War of the Rebellion: Serial 124 Page 1049 UNION AUTHORITIES.

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draft had brought into service about 50,000 men, including those who enlisted and were credited on the quotas after the draft had been ordered.

The enrollment of the forces of the United States necessarily included as disqualified, for various reasons, for military duty, because the enrolling officer was not authorized to omit any one between the ages of twenty and forty- five. The draft was made from the lists thus composed; hence, many persons drafted were excused, thus rendering the proportion of those who were held small as compared with those exempted. This result would have been avoided and larger proportion of troops would have been secured if the law had required the correcting of the enrollment previous to the draft; but this would have delayed the draft.

Statistics relating to the draft in the districts where it had been completed on the 1st of November, and a comparison of them with those on similar subjects in other countries, have been prepared under my direction, and appear in a report to me from Lieutenant-Colonel Coolidge, medical inspector, accompanied by tables and appended to this report. These tables and other information have led to some modification of the list of diseases, & c., which disqualify men for military service, and the modified list has been put in force.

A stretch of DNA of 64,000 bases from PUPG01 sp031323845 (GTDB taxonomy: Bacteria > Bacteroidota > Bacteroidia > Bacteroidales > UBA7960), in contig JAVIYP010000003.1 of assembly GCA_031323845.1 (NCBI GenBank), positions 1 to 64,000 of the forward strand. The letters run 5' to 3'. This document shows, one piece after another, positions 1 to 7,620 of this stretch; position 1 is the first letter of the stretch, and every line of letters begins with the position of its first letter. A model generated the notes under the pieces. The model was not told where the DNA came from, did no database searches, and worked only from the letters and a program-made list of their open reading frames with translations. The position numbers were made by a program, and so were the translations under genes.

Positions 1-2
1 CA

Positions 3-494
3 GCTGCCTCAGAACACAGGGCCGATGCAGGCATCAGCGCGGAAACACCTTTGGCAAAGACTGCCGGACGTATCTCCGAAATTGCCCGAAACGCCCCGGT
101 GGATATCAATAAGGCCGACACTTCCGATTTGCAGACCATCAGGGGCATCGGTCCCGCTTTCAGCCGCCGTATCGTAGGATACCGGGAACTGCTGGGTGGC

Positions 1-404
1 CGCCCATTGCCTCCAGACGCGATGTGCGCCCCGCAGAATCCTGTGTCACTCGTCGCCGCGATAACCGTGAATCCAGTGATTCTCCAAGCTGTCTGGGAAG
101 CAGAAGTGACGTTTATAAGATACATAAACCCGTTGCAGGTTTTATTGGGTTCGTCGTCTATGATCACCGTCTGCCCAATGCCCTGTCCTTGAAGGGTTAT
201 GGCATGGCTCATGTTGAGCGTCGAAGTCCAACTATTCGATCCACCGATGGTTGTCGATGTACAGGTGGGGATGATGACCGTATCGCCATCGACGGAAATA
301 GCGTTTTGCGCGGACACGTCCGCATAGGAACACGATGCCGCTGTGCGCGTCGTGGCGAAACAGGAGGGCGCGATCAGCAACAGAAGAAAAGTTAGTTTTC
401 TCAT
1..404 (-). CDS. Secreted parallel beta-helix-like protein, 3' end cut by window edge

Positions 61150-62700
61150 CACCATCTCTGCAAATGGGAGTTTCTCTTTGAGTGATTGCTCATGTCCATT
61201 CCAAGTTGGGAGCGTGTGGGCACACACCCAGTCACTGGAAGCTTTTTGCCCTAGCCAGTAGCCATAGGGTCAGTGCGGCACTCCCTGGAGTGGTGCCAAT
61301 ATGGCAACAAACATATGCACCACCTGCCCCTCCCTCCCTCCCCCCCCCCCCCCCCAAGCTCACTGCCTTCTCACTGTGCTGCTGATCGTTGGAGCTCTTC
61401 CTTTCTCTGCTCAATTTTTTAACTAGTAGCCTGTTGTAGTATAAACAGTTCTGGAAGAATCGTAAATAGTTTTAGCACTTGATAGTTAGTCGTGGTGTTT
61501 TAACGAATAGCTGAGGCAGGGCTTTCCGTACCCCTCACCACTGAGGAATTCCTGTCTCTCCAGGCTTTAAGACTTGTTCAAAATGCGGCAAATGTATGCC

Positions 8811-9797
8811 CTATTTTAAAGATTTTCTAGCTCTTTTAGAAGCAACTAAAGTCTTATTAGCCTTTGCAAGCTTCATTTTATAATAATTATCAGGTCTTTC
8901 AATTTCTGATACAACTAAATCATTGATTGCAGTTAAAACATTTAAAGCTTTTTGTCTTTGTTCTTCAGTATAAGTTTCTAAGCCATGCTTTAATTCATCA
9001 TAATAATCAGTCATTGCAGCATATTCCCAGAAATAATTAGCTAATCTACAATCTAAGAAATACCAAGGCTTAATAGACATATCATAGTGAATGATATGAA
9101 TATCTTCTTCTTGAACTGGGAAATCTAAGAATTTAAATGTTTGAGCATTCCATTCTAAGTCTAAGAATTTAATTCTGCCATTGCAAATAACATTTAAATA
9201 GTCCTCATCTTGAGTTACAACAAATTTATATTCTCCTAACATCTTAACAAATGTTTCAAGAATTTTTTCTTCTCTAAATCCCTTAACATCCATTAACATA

From these tables it will be seen that the ratio of rejections for mental and physical infirmities in the United States, France, and Great Britain, for the period stated, were as follows:

Ration rejected per


United States:

1863 319.1


1831 to 1843 324.4

1859 317

Great Britain:

1842 to 1852 335

1860 318

1861 451

On this subject I also append the report of the board of medical officers, upon which the present regulations regarding the physical examination of drafted men were based, and also a report from the New York Academy of Medicine, and letters from gentlemen of high standing in the medical department.


The draft was forcibly resisted in New York, Boston, and Troy. The riots in the last two cities were but feeble responses to the great effort made in the first to defeat the execution of the enrollment act. The resistance in Boston was promptly suppressed by the local authorities. The steps taken by this Bureau to conduct its business fairly and justly, and to secure the aid of the State officers in making the enrollment and draft, formed the subject of a special report to you, dated August 10, to which reference is had. On Saturday, the 11th of July, the draft commenced in the city of New York. On Monday, the 13th, it was broken up by a mob composed mainly of foreigners. The headquarters of two of the provost-marshals were burned and the public property (excepting the records) was destroyed. The results of this riot and condition of affairs in the State of New York made